Post-GFC recovery has led to improving credit quality and a strong growth environment for the banking sector. Economic growth impacts the stability of salaries and interest rate level which in turn affects borrowers’ demand for, and ability to repay, their loans. As a small-cap bank with a market capitalisation of US$608m, Midland States Bancorp Inc’s (NASDAQ:MSBI) profit and value are directly affected by economic activity. Risk associate with repayment is measured by the level of bad debt which is an expense written off Midland States Bancorp’s bottom line. Since the level of risky assets held by the bank impacts the attractiveness of it as an investment, I will take you through three metrics that are insightful proxies for risk.
Does Midland States Bancorp Understand Its Own Risks?
The ability for Midland States Bancorp to forecast and provision for its bad loans accurately serves as an indication for the bank’s understanding of its own level of risk. The bank has poorly anticipated the factors contributing to higher bad loan levels if it writes off more than 100% of the bad debt it provisioned for. This begs the question – does Midland States Bancorp understand the risks it has taken on? With a bad loan to bad debt ratio of 50.91%, Midland States Bancorp has under-provisioned by -49.09% which is below the sensible margin of error, illustrating room for improvement in the bank’s forecasting methodology.
What Is An Appropriate Level Of Risk?Midland States Bancorp’s operations expose it to risky assets by lending to borrowers who may not be able to repay their loans. Loans that cannot be recovered by the bank are known as bad loans and typically should make up less than 3% of its total loans. When these loans are not repaid, they are written off as expenses which comes out directly from Midland States Bancorp’s profit. Since bad loans make up a relatively small 0.92% of total assets, the bank exhibits strict bad debt management and faces low risk of default.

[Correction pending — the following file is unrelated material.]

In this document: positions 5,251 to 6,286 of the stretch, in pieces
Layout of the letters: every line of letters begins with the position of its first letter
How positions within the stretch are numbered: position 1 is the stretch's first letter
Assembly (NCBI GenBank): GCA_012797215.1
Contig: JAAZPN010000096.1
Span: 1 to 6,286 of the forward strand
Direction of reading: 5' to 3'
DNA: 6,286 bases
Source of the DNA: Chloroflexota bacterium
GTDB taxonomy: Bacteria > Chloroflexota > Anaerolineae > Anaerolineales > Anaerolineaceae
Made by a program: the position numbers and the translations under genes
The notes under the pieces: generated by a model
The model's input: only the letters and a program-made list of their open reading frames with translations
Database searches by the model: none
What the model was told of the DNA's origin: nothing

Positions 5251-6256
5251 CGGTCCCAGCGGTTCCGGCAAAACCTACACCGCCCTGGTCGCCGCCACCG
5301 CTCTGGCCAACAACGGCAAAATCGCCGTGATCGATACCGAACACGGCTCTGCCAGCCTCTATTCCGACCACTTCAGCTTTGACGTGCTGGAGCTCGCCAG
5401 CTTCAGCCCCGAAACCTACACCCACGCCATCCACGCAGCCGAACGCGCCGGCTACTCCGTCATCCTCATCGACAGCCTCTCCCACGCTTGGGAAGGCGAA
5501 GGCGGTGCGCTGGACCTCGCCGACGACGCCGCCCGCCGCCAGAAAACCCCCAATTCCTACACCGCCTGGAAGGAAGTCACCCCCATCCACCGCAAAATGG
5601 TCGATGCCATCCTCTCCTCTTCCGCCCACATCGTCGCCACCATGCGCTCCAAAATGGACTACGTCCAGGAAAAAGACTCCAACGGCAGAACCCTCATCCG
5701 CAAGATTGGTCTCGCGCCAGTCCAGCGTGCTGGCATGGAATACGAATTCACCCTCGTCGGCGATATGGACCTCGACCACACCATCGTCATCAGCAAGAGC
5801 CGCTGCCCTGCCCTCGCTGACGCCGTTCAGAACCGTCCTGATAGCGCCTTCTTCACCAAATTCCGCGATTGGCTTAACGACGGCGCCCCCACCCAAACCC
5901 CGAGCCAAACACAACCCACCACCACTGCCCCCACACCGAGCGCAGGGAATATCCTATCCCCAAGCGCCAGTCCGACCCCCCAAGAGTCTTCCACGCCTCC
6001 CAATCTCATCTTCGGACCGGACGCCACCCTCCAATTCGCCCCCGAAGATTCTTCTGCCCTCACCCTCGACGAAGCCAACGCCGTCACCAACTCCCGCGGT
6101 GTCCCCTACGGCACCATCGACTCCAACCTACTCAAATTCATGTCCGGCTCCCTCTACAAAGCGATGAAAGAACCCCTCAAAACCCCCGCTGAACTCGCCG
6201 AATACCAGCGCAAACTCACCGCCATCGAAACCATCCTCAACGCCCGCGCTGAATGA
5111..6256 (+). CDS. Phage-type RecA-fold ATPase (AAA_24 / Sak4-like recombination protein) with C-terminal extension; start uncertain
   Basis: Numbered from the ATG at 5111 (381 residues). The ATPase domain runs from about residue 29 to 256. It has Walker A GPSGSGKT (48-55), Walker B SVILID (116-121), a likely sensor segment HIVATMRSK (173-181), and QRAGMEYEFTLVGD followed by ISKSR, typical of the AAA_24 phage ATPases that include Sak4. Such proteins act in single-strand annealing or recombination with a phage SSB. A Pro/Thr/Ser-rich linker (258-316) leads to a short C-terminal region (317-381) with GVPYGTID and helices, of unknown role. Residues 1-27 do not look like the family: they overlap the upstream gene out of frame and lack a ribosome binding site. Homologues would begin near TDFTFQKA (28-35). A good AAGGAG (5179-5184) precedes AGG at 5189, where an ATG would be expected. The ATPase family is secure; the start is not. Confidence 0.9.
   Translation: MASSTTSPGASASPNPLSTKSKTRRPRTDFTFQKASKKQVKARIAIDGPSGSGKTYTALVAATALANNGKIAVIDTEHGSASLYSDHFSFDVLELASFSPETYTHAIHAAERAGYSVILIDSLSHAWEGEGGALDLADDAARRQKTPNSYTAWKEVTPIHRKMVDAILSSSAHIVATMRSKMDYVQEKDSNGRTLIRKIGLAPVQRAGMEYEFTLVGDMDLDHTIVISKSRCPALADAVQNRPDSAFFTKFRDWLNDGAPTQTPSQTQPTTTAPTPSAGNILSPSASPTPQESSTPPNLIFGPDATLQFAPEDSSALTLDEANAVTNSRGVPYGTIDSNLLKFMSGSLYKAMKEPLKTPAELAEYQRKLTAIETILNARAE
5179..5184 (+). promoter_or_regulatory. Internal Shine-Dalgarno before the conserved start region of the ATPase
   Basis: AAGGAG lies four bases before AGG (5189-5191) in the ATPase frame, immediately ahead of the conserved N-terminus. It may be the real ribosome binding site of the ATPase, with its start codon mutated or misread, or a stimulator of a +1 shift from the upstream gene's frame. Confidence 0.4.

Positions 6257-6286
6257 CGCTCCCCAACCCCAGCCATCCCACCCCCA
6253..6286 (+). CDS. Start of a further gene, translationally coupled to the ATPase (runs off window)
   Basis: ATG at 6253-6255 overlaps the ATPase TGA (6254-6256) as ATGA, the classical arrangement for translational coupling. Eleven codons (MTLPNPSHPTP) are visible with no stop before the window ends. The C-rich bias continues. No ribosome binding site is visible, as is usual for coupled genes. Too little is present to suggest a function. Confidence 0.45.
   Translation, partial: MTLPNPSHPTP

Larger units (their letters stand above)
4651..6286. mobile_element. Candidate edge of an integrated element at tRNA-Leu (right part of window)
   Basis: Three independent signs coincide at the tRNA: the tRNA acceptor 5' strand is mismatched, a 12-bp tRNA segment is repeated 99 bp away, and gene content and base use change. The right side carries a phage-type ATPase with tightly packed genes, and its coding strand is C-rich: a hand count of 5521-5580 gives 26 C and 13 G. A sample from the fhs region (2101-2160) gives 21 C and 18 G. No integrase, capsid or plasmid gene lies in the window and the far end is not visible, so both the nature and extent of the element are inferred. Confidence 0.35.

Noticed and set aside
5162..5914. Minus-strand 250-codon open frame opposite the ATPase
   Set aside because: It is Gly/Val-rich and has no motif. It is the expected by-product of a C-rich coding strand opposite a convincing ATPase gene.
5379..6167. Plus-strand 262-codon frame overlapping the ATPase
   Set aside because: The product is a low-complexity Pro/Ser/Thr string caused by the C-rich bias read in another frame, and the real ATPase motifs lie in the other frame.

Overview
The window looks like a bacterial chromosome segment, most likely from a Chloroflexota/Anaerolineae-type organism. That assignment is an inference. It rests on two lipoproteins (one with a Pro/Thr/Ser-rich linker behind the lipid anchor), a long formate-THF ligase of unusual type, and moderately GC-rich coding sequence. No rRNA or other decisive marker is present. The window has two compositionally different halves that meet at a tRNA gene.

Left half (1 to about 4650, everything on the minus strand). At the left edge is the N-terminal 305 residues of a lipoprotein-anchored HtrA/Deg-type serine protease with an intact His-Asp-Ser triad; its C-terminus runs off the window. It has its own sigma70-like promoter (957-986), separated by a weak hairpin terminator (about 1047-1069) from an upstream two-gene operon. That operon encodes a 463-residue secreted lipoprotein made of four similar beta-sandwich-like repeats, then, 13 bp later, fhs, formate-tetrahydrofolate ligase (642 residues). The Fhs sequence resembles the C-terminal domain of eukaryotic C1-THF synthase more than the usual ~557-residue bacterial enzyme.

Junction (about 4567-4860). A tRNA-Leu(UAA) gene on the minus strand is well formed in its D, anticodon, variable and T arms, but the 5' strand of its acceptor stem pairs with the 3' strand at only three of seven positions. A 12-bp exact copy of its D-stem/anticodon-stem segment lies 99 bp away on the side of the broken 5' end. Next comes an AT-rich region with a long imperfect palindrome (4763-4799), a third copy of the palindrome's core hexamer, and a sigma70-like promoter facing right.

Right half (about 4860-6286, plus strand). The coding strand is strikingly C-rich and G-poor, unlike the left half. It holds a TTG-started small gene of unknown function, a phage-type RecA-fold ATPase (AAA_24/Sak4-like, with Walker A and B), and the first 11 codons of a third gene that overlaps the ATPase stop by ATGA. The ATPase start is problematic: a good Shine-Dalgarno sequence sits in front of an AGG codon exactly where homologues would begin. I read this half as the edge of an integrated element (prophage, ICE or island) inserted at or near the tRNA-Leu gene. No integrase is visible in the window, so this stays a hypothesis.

Is There Enough Safe Form Of Borrowing?Midland States Bancorp makes money by lending out its various forms of borrowings. Deposits from customers tend to bear the lowest risk given the relatively stable amount available and interest rate. As a rule, a bank is considered less risky if it holds a higher level of deposits. Midland States Bancorp’s total deposit level of 81% of its total liabilities is very high and is well-above the sensible level of 50% for financial institutions. This may mean the bank is too cautious with its level of its safer form of borrowing and has plenty of headroom to take on risker forms of liability.
How will MSBI’s recent acquisition impact the business going forward? Should you be concerned about the future of MSBI and the sustainability of its financial health? I’ve bookmarked MSBI’s company page on Simply Wall St to stay informed with changes in outlook and valuation. This is also the source of data for this article. The three main sections I’d recommend you check out are:
- Future Outlook: What are well-informed industry analysts predicting for MSBI’s future growth? Take a look at our free research report of analyst consensus for MSBI’s outlook.
- Valuation: What is MSBI worth today? Has the future growth potential already been factored into the price? The intrinsic value infographic in our free research report helps visualize whether MSBI is currently mispriced by the market.
- Other High-Performing Stocks: Are there other stocks that provide better prospects with proven track records? Explore our free list of these great stocks here.
To help readers see past the short term volatility of the financial market, we aim to bring you a long-term focused research analysis purely driven by fundamental data. Note that our analysis does not factor in the latest price-sensitive company announcements.
The author is an independent contributor and at the time of publication had no position in the stocks mentioned. For errors that warrant correction please contact the editor at firstname.lastname@example.org.